3. RCS has been achieved through efficient shaping of its hull, full beam superstructure design, plated masts and use of radar  radar transparent material on exposed decks. All these fittings would make the ship difficult to detect.
  4. The P15B ship have been proposed to be equipped to carry and operate two multi-role helicopters.
  5. The ship is packed with sophisticated state-of-the-art weapons and sensors, such as Surface to Surface Missile  (Brahmos) and Surface to Air Missiles (Barak-8). The ship is also fitted with modern surveillance radar, which provides target data to the gunnery weapon systems onboard. 
  6. Its anti-submarine warfare capabilities are equipped with indigenously developed rocket launchers, torpedo launchers and ASW helicopters.
  7. It is also equipped to fight under Nuclear, Biological and Chemical (NBC) warfare conditions.
  8. The ship boasts of a very high level of automation with sophisticated digital networks.
  9. The ship is laced with number of indigenously built equipment like Missiles, Torpedo Tubes and Launchers, Anti-submarine systems, Integrated Platform Management System, Automated Power Management System, Foldable Hangar Doors, Helo Traversing System, Combat Management System, Close-in Weapon System and Bow mounted SONAR (Humsa NG)  are to name but a few.   

Achieving Self-Reliance:

Commissioning of Visakhapatnam is indeed a milestone towards showcasing the capability and capacity of indigenously built complex combat platforms, which is quite obvious from above-given details of the on-board equipment. The induction of Visakhapatnam has not only enhanced combat readiness of the Indian Navy but it has also achieved a major leap forward towards India’s quest for Self-Reliance (Atmanirbhar Bharat Abhiyan: It is the vision of Indian Prime Minister, Narendra Modi to make India a self-reliant nation, and realisation of his famous slogan “Make in India for the World”). This is quite obvious as the indigenous content is maximum onboard this ship. According to estimates, almost 75 percent of the ship contents are indigenously built. Indian ship industries have been achieving accolades one after the other.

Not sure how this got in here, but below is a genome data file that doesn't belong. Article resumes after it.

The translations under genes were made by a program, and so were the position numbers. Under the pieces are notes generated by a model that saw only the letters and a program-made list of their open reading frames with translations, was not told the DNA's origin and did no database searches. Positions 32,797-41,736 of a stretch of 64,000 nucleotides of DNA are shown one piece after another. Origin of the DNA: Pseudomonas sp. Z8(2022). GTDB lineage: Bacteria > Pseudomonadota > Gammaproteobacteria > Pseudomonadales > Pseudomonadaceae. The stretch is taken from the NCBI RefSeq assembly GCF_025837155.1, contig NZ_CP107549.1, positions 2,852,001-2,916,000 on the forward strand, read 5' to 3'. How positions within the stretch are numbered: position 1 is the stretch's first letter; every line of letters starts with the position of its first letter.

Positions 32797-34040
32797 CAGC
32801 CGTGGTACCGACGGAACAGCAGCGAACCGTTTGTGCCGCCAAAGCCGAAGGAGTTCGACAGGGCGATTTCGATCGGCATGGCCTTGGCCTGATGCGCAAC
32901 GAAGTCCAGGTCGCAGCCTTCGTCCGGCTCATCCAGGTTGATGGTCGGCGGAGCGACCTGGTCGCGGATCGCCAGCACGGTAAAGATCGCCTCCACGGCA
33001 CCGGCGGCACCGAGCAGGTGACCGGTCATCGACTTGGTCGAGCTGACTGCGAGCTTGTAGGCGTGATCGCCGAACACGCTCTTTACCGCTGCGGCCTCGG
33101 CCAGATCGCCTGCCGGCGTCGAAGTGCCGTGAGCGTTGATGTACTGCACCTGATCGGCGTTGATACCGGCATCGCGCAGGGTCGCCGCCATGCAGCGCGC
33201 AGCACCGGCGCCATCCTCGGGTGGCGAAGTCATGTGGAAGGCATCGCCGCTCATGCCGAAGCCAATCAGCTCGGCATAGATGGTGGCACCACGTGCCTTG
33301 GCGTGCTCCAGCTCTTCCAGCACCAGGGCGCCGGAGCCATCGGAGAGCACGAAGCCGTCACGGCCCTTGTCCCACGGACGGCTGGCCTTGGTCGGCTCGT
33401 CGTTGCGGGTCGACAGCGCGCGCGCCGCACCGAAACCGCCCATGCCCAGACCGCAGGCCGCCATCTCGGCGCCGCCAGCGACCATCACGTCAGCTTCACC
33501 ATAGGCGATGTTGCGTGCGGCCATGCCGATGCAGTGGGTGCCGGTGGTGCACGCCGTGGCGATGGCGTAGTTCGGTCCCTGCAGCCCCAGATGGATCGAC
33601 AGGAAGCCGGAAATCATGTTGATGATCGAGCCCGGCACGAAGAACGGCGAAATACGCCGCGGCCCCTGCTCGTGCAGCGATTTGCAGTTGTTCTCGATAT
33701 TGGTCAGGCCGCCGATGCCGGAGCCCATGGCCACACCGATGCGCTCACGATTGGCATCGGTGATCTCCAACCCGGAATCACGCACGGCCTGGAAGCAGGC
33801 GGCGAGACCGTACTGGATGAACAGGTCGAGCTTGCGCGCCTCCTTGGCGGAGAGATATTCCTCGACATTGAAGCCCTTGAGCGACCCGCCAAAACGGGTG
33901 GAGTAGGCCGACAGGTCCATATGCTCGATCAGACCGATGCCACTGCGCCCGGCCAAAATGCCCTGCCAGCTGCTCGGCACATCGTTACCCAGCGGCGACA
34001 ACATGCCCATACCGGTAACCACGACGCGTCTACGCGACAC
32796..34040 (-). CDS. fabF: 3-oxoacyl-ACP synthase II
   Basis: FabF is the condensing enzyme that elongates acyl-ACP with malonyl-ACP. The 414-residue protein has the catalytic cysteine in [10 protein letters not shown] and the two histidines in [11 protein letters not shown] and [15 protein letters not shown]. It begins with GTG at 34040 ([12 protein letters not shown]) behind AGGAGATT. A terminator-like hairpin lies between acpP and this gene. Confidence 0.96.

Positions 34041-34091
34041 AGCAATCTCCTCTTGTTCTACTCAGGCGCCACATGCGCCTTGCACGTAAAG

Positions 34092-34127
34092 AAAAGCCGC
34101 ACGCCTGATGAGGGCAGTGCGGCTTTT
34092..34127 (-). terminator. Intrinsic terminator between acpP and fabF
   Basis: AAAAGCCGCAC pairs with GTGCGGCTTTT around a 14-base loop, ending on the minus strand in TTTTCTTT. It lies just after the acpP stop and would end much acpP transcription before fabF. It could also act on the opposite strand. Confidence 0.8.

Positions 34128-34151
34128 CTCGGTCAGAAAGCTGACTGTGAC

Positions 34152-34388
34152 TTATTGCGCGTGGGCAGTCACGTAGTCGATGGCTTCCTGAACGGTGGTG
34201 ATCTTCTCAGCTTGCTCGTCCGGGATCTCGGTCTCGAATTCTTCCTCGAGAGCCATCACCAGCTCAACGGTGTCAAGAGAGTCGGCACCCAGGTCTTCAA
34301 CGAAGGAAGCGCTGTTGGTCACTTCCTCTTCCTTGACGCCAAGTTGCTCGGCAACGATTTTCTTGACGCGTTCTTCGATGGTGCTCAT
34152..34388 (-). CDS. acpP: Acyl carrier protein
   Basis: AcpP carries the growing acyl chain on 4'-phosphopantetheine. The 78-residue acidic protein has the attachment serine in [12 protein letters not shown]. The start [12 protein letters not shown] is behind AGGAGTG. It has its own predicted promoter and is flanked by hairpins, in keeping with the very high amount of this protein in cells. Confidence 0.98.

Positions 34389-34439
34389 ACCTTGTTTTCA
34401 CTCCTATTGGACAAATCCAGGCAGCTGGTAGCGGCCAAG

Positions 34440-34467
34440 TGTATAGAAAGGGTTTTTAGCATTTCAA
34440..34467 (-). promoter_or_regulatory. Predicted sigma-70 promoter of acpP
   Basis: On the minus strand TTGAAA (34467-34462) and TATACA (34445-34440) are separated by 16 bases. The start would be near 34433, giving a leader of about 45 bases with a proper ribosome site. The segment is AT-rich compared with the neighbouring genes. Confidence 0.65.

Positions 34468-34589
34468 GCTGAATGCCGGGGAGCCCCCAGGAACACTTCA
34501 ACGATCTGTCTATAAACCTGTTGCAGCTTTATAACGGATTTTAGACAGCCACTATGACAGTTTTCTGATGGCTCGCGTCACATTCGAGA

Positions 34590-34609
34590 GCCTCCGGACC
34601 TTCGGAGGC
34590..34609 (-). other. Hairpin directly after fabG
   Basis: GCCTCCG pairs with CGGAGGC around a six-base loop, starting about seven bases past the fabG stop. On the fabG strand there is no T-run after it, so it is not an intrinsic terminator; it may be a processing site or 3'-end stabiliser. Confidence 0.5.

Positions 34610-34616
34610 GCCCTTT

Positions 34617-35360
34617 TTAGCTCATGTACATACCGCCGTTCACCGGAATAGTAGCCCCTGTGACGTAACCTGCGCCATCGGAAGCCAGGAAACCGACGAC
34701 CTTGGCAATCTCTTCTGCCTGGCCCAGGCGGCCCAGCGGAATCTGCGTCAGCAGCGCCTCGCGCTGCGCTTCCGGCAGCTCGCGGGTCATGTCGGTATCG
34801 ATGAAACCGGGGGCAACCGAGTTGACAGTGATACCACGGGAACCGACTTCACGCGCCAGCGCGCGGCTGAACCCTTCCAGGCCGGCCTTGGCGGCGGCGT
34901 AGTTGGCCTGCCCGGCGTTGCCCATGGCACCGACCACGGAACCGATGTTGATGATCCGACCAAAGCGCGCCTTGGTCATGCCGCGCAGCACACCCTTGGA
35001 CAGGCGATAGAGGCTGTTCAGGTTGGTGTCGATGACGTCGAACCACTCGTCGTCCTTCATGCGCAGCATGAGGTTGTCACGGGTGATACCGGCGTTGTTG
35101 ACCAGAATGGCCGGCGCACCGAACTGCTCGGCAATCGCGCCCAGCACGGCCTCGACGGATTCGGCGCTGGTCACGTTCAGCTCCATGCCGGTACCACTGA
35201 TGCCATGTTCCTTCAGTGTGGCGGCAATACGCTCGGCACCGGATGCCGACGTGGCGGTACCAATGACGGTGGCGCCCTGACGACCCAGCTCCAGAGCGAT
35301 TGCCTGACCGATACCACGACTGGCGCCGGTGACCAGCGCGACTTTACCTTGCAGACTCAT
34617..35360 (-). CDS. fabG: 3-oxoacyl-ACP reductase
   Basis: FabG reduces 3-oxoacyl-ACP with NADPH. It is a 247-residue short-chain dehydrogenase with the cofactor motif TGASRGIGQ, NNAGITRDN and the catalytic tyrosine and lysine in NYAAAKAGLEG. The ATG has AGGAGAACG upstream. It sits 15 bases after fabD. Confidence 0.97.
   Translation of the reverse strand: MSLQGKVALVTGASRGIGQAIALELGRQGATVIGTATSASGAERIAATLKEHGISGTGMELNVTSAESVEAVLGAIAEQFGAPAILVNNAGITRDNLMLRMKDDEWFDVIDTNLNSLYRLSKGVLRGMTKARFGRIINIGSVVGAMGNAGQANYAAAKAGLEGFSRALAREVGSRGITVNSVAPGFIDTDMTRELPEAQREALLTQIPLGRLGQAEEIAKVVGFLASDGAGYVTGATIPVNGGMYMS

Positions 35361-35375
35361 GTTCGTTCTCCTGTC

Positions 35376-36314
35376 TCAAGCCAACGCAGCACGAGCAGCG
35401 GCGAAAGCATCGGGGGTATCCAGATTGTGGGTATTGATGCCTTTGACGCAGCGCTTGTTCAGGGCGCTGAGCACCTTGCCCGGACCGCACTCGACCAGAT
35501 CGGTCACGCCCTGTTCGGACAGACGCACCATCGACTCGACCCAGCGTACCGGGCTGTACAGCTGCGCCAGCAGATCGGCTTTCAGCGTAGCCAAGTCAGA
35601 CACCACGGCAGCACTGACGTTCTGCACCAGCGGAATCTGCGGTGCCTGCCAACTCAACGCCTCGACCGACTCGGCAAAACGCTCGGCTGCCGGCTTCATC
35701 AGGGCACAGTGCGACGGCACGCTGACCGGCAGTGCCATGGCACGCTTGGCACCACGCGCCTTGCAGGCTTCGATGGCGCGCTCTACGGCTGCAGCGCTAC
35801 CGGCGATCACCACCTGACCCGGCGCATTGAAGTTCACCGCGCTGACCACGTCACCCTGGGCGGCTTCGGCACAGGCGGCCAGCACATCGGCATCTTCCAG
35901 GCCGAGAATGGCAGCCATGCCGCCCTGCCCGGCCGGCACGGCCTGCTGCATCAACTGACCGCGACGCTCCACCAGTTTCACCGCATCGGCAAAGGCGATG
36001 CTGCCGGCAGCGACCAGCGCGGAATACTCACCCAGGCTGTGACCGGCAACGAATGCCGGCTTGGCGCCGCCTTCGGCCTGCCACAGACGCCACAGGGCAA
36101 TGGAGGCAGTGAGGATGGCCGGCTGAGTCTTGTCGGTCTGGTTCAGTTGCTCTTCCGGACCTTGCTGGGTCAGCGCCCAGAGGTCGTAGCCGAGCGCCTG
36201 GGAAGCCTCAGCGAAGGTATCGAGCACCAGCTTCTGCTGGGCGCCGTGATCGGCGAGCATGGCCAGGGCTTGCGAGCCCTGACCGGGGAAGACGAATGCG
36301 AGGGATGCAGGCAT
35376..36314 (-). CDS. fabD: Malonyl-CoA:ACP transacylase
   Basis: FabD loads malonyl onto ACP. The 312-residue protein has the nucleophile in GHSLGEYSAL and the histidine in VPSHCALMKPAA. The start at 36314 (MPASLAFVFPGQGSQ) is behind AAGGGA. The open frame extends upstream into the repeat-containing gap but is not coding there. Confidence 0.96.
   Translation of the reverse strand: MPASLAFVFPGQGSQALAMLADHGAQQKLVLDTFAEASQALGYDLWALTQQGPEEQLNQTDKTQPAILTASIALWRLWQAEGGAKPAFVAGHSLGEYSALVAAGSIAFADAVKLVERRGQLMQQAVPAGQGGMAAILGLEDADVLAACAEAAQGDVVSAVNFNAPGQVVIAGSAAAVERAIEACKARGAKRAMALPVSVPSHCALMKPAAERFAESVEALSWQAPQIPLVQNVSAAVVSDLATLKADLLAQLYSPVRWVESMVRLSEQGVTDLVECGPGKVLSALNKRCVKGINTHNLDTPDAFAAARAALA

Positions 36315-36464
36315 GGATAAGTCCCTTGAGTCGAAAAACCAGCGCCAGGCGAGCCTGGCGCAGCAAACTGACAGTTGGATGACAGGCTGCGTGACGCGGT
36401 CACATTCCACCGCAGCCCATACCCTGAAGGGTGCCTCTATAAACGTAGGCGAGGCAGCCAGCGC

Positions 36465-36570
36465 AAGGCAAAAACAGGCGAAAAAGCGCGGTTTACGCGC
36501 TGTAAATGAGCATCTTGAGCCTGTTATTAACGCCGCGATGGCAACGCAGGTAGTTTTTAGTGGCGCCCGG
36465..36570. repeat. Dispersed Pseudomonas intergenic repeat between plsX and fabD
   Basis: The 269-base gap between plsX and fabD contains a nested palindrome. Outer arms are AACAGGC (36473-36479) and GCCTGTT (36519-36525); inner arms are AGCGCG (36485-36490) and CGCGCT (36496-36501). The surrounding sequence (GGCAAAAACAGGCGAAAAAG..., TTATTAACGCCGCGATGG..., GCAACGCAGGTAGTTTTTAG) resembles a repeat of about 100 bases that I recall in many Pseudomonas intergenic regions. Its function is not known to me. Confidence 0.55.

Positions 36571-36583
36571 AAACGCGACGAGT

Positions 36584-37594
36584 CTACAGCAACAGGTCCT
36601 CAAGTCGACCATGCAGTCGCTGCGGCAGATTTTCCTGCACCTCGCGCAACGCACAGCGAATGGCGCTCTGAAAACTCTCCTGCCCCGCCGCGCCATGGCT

INS Visakhapatnam—Its Impact on Indian Security and Strategic Capacity:

It is quite obvious from the above details that the newly designed destroyer is with the concept for improved survivability, sea keeping, stealth and manoeuvrability alongside many other features that it has and which would facilitate it to perform several roles and tasks above the sea water as well as under it. Therefore, the newly acquired warship along with the Kolkata Class destroyers has added tremendous firepower and war-fighting capabilities to Indian Navy. 

Visakhapatnam is capable of undertaking multifarious tasks and missions, spanning the full-spectrum of maritime warfare. The complex combat platform has boosted the morale of Indian Naval forces as the platform will help towards enhancing the combat capacity and firepower. The induction would also empower the naval forces towards addressing the threats both under water and over water, as stated above.

Indian Navy has envisaged for itself to become a 170-ship force by 2027. This seems to be well on track. This has been pending for long in view of ageing fleet of over and underwater combat infrastructure. Presently, the Navy has around 130 ships. Even though it is being speculated that it may miss the deadline of 2027; yet the additions are morale boosters and strength-enhancers. Undoubtedly, this will boost Indian Navy’s combat capability in the face of China’s growing forays into the Indian Ocean Region. 

Conclusion:

Indian Navy has nearly 39 vessels of various types under construction, which includes an aircraft carrier; destroyers; frigates; corvettes; and conventional-powered and nuclear-powered submarines. Induction of Visakhapatnam is indeed a tribute to the collaborative efforts of a large number of stake-holders amidst challenges posed by Pandemic of COVID-19. This would certainly enhance maritime prowess of Indian Navy in the Indian Ocean Region.